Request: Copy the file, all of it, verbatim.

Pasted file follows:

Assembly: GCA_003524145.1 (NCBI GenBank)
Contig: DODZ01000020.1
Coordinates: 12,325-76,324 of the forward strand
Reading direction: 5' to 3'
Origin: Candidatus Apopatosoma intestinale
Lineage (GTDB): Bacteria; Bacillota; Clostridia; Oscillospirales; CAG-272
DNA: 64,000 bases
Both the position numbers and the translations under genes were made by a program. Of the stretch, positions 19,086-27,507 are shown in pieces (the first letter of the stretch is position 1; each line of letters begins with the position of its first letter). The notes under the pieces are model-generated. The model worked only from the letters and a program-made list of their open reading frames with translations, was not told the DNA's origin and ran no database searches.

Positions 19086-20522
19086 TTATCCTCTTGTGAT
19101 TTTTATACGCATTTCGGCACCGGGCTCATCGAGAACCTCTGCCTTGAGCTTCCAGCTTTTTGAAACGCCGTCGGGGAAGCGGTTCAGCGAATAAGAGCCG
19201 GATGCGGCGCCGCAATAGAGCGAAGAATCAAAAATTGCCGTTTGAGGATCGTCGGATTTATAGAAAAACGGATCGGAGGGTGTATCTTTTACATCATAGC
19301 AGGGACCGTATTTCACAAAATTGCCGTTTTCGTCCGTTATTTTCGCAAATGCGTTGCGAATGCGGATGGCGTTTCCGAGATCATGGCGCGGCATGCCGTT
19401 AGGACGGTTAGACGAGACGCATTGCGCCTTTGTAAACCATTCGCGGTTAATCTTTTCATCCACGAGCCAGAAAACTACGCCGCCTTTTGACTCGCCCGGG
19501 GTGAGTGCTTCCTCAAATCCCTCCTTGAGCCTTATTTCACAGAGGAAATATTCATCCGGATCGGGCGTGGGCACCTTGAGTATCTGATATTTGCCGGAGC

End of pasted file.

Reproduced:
Assembly: GCA_003524145.1 (NCBI GenBank)
Contig: DODZ01000020.1
Coordinates: 12,325-76,324 of the forward strand
Reading direction: 5' to 3'
Origin: Candidatus Apopatosoma intestinale
Lineage (GTDB): Bacteria; Bacillota; Clostridia; Oscillospirales; CAG-272
DNA: 64,000 bases
Both the position numbers and the translations under genes were made by a program. Of the stretch, positions 19,086-27,507 are shown in pieces (the first letter of the stretch is position 1; each line of letters begins with the position of its first letter). The notes under the pieces are model-generated. The model worked only from the letters and a program-made list of their open reading frames with translations, was not told the DNA's origin and ran no database searches.

Positions 19086-20522
19086 TTATCCTCTTGTGAT
19101 TTTTATACGCATTTCGGCACCGGGCTCATCGAGAACCTCTGCCTTGAGCTTCCAGCTTTTTGAAACGCCGTCGGGGAAGCGGTTCAGCGAATAAGAGCCG
19201 GATGCGGCGCCGCAATAGAGCGAAGAATCAAAAATTGCCGTTTGAGGATCGTCGGATTTATAGAAAAACGGATCGGAGGGTGTATCTTTTACATCATAGC
19301 AGGGACCGTATTTCACAAAATTGCCGTTTTCGTCCGTTATTTTCGCAAATGCGTTGCGAATGCGGATGGCGTTTCCGAGATCATGGCGCGGCATGCCGTT
19401 AGGACGGTTAGACGAGACGCATTGCGCCTTTGTAAACCATTCGCGGTTAATCTTTTCATCCACGAGCCAGAAAACTACGCCGCCTTTTGACTCGCCCGGG
19501 GTGAGTGCTTCCTCAAATCCCTCCTTGAGCCTTATTTCACAGAGGAAATATTCATCCGGATCGGGCGTGGGCACCTTGAGTATCTGATATTTGCCGGAGC